Goldman . . . came up with this idea of the commodity index fund, which really was a way for them to accumulate huge piles of cash for themselves. . . . Instead of a buy-and-sell order, like everybody does in these markets, they just started buying. It’s called "going long." They started going long on wheat futures. . . . And every time one of these contracts came due, they would do something called "rolling it over" into the next contract. . . . And they kept on buying and buying and buying and buying and accumulating this historically unprecedented pile of long-only wheat futures. And this accumulation created a very odd phenomenon in the market. It’s called a "demand shock." Usually prices go up because supply is low . . . . In this case, Goldman and the other banks had introduced this completely unnatural and artificial demand to buy wheat, and that then set the price up. . . . Hard red wheat generally trades between $3 and $6 per sixty-pound bushel. It went up to $12, then $15, then $18. Then it broke $20. And on February 25th, 2008, hard red spring futures settled at $25 per bushel. . . . The irony here is that in 2008, it was the greatest wheat-producing year in world history.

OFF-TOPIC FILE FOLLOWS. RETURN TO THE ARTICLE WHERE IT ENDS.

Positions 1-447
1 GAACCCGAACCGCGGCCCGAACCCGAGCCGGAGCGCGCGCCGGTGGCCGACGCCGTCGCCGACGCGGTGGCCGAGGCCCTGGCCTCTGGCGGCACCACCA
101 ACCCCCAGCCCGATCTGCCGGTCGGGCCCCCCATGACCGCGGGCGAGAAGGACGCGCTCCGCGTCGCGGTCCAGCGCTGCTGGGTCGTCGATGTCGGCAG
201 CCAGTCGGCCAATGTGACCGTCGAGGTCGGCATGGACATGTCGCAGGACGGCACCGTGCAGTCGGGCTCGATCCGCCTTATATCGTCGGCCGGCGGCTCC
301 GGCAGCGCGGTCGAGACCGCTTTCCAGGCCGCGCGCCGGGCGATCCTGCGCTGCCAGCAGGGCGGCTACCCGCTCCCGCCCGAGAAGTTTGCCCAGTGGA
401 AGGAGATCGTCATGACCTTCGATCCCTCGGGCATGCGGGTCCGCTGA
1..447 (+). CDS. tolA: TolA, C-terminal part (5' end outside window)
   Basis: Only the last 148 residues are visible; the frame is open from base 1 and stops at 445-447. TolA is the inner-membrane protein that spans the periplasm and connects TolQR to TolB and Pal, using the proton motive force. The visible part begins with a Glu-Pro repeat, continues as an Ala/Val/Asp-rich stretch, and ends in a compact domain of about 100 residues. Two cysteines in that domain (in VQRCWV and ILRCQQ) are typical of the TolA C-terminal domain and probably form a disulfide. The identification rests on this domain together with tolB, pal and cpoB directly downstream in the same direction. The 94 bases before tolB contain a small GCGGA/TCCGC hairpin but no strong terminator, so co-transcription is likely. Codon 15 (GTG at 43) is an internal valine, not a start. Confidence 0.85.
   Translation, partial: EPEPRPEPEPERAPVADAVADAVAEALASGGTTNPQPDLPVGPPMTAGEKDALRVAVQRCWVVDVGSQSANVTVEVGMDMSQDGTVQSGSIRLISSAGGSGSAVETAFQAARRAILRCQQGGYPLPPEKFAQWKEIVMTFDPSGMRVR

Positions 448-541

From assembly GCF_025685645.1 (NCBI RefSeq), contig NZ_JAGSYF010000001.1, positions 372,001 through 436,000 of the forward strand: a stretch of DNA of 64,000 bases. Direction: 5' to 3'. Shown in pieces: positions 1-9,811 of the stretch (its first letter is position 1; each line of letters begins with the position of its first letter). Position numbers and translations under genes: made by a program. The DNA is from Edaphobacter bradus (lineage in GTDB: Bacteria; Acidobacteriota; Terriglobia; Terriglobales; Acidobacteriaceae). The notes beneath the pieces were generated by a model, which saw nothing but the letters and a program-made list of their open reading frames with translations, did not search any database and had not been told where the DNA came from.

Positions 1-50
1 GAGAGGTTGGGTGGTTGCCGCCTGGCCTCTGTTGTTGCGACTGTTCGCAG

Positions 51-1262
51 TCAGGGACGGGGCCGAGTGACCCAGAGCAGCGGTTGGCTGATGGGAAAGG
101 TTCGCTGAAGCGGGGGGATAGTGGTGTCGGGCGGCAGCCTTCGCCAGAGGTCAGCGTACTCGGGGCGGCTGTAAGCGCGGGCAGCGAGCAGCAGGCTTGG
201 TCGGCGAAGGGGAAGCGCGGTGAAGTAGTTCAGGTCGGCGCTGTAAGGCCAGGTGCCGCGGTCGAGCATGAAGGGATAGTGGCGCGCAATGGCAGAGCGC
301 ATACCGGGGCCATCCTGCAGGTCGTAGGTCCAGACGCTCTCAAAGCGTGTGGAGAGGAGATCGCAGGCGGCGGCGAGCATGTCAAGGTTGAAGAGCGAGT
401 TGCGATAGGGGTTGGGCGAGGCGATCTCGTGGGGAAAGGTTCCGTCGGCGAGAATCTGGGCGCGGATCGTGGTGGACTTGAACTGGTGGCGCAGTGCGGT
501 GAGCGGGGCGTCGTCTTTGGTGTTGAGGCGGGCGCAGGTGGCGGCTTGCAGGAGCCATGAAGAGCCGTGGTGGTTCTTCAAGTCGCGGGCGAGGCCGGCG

. . . The other outrage . . . is that at the time that Goldman and these other banks are completely messing up the structure of this market, they’ve protected themselves outside the market, through this really almost diabolical idea called "replication" . . . . Let’s say, . . . you want me to invest for you in the wheat market. You give me a hundred bucks . . . . What I should be doing is putting a hundred bucks in the wheat markets. But I don’t have to do that. All I have to do is put $5 in. . . . And with that $5, I can hold your hundred-dollar position. Well, now I’ve got ninety-five of your dollars. . . . What Goldman did with hundreds of billions of dollars, and what all these banks did with hundreds of billions of dollars, is they put them in the most conservative investments conceivable. They put it in T-bills. . . . Now that you have hundreds of billions of dollars in T-bills, you can leverage that into trillions of dollars. . . . And then they take that trillion dollars, they give it to their day traders, and they say, "Go at it, guys. Do whatever is most lucrative today." And so, as billions of people starve, they use that money to make billions of dollars for themselves.